For this month blog, Ghost signs of Glasgow volunteer Fiona Murray tell us the interesting story behind the ghost sign for Red Hackle Whisky, in the heart of the West End.
This fading ghost sign appears on the gable end of a building at 42 Otago Street. It is a painted sign for Red Hackle Whisky, possibly two layers with two different fonts, on one side is depicted a bottle of the said blended whisky.
This company was founded in 1920 by two former members of the Black Watch Regiment who both served in WW1. The name Red Hackle was after the red feather in the head dress of the regiment.
Charles Hepburn and Herbert Ross founded the company and at the time claimed to have a workforce of ex military servicemen. This was at a time when many of these men were finding it hard to get employment.
The company sponsored a pipe band which became known as the Red Hackle Pipe Band. They were known to deliver their whisky around Glasgow in a specially made Rolls Royce which was a common sight due to the black and red stripes.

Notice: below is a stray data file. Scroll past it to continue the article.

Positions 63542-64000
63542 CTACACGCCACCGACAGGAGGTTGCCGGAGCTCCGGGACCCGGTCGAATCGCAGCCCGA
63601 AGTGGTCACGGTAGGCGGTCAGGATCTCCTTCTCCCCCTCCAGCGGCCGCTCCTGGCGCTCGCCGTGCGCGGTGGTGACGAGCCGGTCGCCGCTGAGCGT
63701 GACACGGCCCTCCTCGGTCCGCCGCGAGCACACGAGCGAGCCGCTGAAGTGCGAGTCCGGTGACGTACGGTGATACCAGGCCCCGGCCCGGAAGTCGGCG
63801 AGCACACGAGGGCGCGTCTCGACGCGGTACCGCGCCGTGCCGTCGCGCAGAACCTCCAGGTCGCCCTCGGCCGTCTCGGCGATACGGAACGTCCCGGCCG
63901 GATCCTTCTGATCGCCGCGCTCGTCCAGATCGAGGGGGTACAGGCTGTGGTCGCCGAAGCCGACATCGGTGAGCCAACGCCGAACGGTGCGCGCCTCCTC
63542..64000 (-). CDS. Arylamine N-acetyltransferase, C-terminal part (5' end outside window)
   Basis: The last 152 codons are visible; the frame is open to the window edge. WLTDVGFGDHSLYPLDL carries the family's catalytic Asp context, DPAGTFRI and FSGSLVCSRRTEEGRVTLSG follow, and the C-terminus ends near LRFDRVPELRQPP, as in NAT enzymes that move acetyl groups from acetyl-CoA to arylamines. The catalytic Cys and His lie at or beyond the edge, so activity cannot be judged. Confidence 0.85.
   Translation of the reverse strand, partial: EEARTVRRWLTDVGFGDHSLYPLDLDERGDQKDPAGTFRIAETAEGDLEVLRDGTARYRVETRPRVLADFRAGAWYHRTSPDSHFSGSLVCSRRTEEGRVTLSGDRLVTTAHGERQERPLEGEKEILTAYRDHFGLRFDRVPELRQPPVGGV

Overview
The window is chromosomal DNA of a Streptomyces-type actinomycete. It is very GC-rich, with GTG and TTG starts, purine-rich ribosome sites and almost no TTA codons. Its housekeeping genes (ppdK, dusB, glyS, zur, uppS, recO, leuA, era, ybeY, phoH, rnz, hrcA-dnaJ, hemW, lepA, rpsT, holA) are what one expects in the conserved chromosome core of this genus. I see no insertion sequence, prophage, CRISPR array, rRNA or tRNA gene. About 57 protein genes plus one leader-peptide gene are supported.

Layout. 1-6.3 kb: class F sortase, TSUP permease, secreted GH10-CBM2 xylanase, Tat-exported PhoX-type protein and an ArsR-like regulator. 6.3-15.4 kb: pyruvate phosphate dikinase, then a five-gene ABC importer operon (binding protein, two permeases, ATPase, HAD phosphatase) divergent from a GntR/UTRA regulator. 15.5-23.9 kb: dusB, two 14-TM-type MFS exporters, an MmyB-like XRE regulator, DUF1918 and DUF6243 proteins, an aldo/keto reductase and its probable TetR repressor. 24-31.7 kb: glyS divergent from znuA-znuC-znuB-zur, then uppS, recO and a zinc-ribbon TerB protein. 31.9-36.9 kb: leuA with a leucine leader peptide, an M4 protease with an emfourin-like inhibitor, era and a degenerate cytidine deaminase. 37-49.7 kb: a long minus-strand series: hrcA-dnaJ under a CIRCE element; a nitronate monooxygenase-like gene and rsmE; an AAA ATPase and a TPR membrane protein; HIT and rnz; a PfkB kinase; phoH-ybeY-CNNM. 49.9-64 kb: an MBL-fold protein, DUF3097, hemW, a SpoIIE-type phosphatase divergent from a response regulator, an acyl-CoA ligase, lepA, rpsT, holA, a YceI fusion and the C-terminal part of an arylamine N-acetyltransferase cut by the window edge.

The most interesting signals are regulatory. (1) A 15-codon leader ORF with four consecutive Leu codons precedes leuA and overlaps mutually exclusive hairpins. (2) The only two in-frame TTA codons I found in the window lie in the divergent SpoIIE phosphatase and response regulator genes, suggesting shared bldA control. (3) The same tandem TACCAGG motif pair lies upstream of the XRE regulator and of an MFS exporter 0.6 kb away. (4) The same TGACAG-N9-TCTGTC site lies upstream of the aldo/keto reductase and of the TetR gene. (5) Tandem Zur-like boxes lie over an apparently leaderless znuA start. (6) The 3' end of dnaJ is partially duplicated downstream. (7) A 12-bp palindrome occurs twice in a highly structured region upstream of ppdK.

The whisky was a hit in the USA and the West of Scotland where they did a blend aged in oak barrels and a 12 year old which was aged in sherry barrels. They supplied the bars in RAF bases during the WW2 and it was claimed that the Prince of Wales who was Edward VIII requested it at a Vienna night club.
Herbert died in 1952 and Charles continued until the death of his wife when he lost the appetite for business and sold the company to Robertson and Baxter.
He then became a benefactor to many causes including Glasgow University, Glasgow Zoo and Scottish Rugby Union. This money paid for the installation of underground heating at Murrayfield which became the first international stadium to have underground heating.
In 1964 he was given an honorary doctorate by Glasgow University. He died on 16th July 1971 at the age of 80 and gifted his house and art collection to the university.
This whisky is no longer made but bottles can still be found on E-bay or whiskey auction sites where they are sold for a considerable amount of money.